Create Your Own Corral and Chute Spider Web

Published on Thu, 05/31/2018 - 8:45am

Create Your Own Corral and Chute Spider Web

 By Bruce Derksen for American Cattlemen Magazine. Photos courtesy of Rawhide Portable Corrals.

 Covering all the dos and don’ts of building new corrals and chutes or improving and adding to existing infrastructure would be like trying to hold back the ocean with a sand shovel and pail.  If you’ve won the lottery and have unlimited funds plus your choice of land suddenly available to you, there are likely a number of different decisions you will make than if you have a homestead with fifty year old rotting pens located in a hollow washed out mud hole.  Building new or expanding and improving existing corrals and chutes can be simple and basic, or as complex as a spider’s web.

First, what is it that you need?  Are you building these corrals for a large cow calf ranch, feedlot, or dairy operation with hundreds of cattle, a twenty thousand head feedlot, or eighteen cows, fifteen grass cattle, two dogs and a dozen cats?  Do you have eighty clear acres available or only minimal space?  What do you hope to accomplish with these corrals and chutes?  Whether you need to process a cow calf herd or run hundreds of varying weight feedlot cattle through the alleys and chutes daily, your requirements will vary.
The basic purpose of corrals and chutes is to hold, sort, direct, position, control and treat.  If built properly they will reduce operator handling time and effort, minimize animal injury and stress, plus allow a safe operation for anyone involved in the day to day tasks.  The answers to the above questions should point you in the right direction to help decide what you need to build or add to your existing infrastructure.  
So if you have secured the needed funds, property and desired numbers of cattle, you may want to expand on the basics.  Corral systems should always consist of some variation of collection alleys, sorting and holding pens, crowding pen and tub, single file chute and a head-gate and squeeze unit.  You can add almost countless items including but not limited to concrete flooring, an adjustable ramp and loading chute, metal gates and poles solidified with concrete, palpation cages, scales, blind boxes, calf tables and light poles.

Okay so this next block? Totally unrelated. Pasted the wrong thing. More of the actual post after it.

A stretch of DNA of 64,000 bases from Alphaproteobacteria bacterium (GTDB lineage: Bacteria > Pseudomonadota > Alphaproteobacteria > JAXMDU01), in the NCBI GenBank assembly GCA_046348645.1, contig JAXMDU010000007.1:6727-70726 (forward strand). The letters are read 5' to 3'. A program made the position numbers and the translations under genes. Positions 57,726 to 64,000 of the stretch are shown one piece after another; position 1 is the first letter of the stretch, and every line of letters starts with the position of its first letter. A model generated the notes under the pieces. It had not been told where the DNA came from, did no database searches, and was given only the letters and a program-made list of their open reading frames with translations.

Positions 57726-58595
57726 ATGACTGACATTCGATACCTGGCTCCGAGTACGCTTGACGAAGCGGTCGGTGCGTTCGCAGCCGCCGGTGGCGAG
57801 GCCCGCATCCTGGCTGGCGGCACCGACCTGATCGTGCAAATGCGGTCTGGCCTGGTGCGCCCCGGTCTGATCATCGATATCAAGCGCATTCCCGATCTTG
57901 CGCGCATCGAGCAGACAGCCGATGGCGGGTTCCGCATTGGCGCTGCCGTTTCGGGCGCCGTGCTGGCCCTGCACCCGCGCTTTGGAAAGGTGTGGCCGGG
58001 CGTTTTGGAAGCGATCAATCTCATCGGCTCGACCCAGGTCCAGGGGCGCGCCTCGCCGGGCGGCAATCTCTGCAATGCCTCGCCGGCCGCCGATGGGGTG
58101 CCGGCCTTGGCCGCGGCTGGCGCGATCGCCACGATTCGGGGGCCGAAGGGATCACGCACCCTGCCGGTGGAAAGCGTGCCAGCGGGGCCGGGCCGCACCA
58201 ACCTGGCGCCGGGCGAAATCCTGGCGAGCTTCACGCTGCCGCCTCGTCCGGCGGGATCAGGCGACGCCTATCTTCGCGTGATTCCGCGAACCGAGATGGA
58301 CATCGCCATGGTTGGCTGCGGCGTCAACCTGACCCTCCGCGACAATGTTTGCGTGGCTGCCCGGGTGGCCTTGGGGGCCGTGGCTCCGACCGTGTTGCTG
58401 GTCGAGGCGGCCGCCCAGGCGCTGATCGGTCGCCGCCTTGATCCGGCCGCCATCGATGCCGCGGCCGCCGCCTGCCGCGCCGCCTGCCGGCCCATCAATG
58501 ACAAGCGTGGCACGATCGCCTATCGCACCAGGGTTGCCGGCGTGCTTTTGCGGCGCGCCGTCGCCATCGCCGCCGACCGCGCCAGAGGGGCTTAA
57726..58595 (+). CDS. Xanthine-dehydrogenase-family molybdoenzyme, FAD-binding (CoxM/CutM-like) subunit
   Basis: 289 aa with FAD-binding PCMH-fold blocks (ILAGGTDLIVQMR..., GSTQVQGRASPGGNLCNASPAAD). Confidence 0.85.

For those with a tighter budget, there are still ways to improve your existing corrals, sorting and treating areas that won’t drain your bank account.  One of the most important features to update and improve on is drainage.  There is nothing worse than working and treating cattle in mud and slop because your facilities are located in a rain attracting pond.  Raise clay areas in the alleyways, holding and sorting pens so when sloppy weather hits, you can still work in reasonable conditions.  Strongly consider adding concrete to the crowding tub, chute and squeeze area.  Without rebuilding entire corrals, you can replace old wooden panels with steel gates and metal posts set in concrete.  Adding a few extra gates along alleyways can be a fairly simple and cost effective way to make work easier and reduce stress.  Add catwalks to your tub and working chute area to facilitate moving cattle easier.  Consider adding an adjustable incline loading chute with a swivelling bumper or maybe an extra holding pen, or a single file sorting chute and gate in an existing collection alley.  Don’t ignore safety features like an escape board bolted to the inside of sorting and crowding pens, or small spring loaded gates to squeeze through if trouble arises.  Add a light pole in the treating area for those late night health or calving issues.  Check sales and auctions for used gates, hinges and even hydraulic or better quality manual squeezes that can sometimes be bought at the right price.    
And don’t forget about the fencing, gates and pens off the squeeze itself.  Install swinging panels to direct cattle to different areas and pens.  After treating is completed, don’t accept having to sort the herd a second time increasing time, energy and stress for the cattle and workers.
All these ideas can be done piece by piece without breaking the bank and over time will allow you to take advantage of your own version of the corral and chute system spider web, be it basic or complex.